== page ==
To Belakovskaia, the market is now a casino, dominated and ran by a small group of mega-hedge investors and mutual funds, only now being played by the everyday person.

“In this case, the players are the individual investors, and the casino is all of these hedge funds,” Belakovskaia said. “And the game is in [the hedge fund's] favor.”

This frivolity of the stock market as a casino for gambling was perhaps best shown in 2008, where a sudden burst of one market bubble created financial ruin for millions of people and created the worst global economic recession since the Great Depression of 1929. 

As the housing market collapsed in 2008, a small group of investors saw the bullet before it was shot and decided to play the game and gamble against an entire industry before everything fell apart. 

These investors made an investment move against the housing and real estate industry called a “short,” a gamble in the stock market meaning you are betting real money that a company or an industry is going to fail, crash and burn.

Belakovskaia was an investor in that small group.

“I have some experience from 2008 when I decided to short Lehman Brothers,” Belakovskaia said.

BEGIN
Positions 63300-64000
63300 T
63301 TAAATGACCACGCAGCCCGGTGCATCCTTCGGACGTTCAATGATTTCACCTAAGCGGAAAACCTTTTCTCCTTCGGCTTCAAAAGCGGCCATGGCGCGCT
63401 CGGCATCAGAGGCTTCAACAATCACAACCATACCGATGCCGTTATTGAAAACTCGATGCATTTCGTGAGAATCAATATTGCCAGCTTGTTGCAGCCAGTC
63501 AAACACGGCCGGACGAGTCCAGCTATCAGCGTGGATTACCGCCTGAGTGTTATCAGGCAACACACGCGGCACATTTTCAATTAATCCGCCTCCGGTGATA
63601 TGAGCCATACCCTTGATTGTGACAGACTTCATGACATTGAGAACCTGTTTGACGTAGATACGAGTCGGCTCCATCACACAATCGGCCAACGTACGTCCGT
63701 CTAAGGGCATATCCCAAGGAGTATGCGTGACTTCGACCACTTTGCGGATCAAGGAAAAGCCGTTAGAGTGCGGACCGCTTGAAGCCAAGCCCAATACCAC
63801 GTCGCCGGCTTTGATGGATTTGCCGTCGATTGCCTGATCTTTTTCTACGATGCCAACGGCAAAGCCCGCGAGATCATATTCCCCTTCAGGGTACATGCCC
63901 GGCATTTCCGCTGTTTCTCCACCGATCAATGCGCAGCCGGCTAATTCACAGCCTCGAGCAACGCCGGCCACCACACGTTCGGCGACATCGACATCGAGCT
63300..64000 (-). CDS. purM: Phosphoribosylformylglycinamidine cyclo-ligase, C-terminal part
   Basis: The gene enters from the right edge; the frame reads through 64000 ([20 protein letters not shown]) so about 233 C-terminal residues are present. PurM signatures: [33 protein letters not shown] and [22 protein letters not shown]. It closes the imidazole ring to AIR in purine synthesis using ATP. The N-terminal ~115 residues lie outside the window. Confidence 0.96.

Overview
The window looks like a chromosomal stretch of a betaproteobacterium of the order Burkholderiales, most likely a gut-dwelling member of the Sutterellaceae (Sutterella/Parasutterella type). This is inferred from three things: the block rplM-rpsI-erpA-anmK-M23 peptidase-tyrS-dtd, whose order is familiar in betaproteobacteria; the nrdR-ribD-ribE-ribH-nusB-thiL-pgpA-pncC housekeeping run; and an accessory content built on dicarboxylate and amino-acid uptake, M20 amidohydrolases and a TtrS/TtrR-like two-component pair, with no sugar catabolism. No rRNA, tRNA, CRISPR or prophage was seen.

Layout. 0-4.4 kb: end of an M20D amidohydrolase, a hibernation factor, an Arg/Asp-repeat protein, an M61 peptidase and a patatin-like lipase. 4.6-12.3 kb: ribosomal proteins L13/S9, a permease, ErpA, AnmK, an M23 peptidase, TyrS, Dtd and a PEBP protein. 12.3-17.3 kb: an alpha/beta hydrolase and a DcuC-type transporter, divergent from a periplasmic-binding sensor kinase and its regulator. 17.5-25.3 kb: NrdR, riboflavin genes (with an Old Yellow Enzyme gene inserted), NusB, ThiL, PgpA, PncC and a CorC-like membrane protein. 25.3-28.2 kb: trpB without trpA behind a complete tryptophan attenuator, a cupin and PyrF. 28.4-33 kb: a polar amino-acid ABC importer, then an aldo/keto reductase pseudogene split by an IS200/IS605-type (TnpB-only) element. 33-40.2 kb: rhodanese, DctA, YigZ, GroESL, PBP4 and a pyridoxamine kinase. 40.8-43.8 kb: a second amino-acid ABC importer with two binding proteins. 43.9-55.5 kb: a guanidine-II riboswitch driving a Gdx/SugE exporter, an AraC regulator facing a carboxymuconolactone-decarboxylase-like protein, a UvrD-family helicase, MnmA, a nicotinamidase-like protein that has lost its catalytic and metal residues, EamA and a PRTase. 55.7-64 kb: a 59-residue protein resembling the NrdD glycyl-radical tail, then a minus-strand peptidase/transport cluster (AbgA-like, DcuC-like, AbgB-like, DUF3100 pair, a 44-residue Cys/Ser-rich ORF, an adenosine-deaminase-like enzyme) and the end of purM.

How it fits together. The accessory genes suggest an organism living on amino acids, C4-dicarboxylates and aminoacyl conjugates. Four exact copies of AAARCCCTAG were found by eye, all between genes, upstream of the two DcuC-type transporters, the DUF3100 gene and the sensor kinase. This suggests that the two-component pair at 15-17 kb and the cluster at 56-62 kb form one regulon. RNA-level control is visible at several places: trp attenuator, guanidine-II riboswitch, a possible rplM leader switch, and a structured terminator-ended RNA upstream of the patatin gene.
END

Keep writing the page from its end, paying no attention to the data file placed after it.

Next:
At that time in 2008, Lehman Brothers was one of the largest investment firms in the world.

“A short position is when you borrow shares of a company that you don’t have, you sell them, and the idea is that you buy them back at a lower price," Belakovskaia said. "Basically, you’re selling what you don’t have. And if you don’t sell it all, you have to borrow it back.”

Belakovskaia borrowed Lehman Brothers stock, sold Lehman Brothers for a high price, made a lot of money and bought back the stock when it was much cheaper, keeping a very significant reward. 

Flash forward to 2021. Take what you learned and apply it to the trading of shares of GameStop, the nationwide video game store that brings “power to the players.”